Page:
Rethinking "Healthy" Definition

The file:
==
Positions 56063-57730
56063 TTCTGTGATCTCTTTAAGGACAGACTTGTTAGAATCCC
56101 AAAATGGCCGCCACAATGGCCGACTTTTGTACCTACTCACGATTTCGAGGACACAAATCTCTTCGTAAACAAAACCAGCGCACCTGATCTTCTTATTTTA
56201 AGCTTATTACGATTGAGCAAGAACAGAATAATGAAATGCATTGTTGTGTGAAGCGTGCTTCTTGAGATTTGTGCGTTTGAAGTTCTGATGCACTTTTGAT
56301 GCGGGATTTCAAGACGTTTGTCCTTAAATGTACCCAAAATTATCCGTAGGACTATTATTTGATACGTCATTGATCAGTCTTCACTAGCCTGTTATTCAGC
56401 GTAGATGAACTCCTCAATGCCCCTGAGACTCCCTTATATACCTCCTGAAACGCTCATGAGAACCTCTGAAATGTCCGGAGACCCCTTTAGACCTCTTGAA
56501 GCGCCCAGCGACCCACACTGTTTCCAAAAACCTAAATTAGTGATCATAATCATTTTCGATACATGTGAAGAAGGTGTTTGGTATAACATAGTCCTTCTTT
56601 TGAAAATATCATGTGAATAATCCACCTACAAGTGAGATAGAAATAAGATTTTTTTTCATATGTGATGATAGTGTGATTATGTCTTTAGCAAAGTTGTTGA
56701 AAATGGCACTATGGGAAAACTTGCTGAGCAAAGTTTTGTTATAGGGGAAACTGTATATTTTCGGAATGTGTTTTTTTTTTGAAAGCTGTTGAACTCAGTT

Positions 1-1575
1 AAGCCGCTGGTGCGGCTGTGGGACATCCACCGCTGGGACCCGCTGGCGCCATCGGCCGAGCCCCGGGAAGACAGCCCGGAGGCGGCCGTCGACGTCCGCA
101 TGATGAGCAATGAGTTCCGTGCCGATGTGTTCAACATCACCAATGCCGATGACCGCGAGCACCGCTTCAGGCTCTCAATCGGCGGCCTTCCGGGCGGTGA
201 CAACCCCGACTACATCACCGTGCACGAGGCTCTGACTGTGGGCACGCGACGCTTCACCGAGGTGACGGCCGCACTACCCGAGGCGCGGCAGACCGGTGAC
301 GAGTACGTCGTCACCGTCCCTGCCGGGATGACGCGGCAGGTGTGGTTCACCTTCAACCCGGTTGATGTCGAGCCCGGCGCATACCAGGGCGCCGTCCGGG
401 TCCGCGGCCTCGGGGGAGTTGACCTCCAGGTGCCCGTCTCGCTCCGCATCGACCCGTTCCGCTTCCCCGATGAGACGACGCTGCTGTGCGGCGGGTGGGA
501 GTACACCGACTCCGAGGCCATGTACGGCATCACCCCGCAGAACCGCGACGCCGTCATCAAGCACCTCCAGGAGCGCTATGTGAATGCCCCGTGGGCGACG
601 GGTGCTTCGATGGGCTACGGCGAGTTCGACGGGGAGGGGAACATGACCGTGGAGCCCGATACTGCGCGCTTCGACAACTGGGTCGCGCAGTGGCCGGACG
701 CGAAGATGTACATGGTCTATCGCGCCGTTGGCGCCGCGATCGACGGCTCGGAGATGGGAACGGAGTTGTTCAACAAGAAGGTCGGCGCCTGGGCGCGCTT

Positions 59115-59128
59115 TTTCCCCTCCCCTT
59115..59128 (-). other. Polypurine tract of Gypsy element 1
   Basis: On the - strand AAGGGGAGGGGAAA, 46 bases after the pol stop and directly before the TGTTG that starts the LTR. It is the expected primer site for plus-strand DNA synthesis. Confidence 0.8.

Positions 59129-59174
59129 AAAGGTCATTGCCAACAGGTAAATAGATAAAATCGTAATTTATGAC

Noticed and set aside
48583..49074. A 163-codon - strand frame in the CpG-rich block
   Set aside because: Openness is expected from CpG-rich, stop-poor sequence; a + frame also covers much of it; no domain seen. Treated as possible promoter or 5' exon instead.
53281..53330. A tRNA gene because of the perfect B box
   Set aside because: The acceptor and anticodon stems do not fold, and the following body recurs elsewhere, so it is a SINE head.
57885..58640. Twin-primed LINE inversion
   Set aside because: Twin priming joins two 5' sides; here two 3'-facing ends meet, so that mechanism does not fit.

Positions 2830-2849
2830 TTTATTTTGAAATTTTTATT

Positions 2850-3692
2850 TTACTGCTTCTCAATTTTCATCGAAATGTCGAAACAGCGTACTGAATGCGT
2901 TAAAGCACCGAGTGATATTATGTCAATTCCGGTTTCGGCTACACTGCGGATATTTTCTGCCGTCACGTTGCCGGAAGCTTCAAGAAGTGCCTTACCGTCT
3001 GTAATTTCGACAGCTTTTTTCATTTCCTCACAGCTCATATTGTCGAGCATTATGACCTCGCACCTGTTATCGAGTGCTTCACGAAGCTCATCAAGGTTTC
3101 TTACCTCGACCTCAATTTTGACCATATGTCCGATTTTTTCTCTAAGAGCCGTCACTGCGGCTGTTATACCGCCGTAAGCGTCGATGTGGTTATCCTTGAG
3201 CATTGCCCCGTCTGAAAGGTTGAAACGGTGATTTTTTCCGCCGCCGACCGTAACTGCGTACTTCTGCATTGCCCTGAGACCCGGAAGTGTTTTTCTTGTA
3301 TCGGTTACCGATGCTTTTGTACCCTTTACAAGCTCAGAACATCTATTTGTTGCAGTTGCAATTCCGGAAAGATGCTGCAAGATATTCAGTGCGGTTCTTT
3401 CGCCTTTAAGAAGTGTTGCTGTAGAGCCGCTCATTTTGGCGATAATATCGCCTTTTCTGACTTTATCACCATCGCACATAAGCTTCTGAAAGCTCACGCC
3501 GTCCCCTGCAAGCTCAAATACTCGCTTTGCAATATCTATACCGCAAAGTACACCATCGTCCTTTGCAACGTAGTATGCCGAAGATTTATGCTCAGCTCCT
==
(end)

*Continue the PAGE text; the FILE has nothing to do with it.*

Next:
Is an avocado healthier than a sugary bowl of raisin bran? Not according to the FDA's labeling rules for "healthy" foods, which the agency recently announced it would review. Experts and many in the food industry say those rules, set in 1994, haven't kept up with the changes in scientific thinking about fats and added sugar. Current guidelines factor in limits on not only saturated fat but total fat (including the healthy unsaturated fats in avocados or nuts) and cholesterol, as well as sodium. Foods with beneficial nutrients, such as iron or fiber, might earn a "healthy" label even if high in added sugar (which would now be labeled separately). The FDA review, which will include a public comment period, could take more than a year.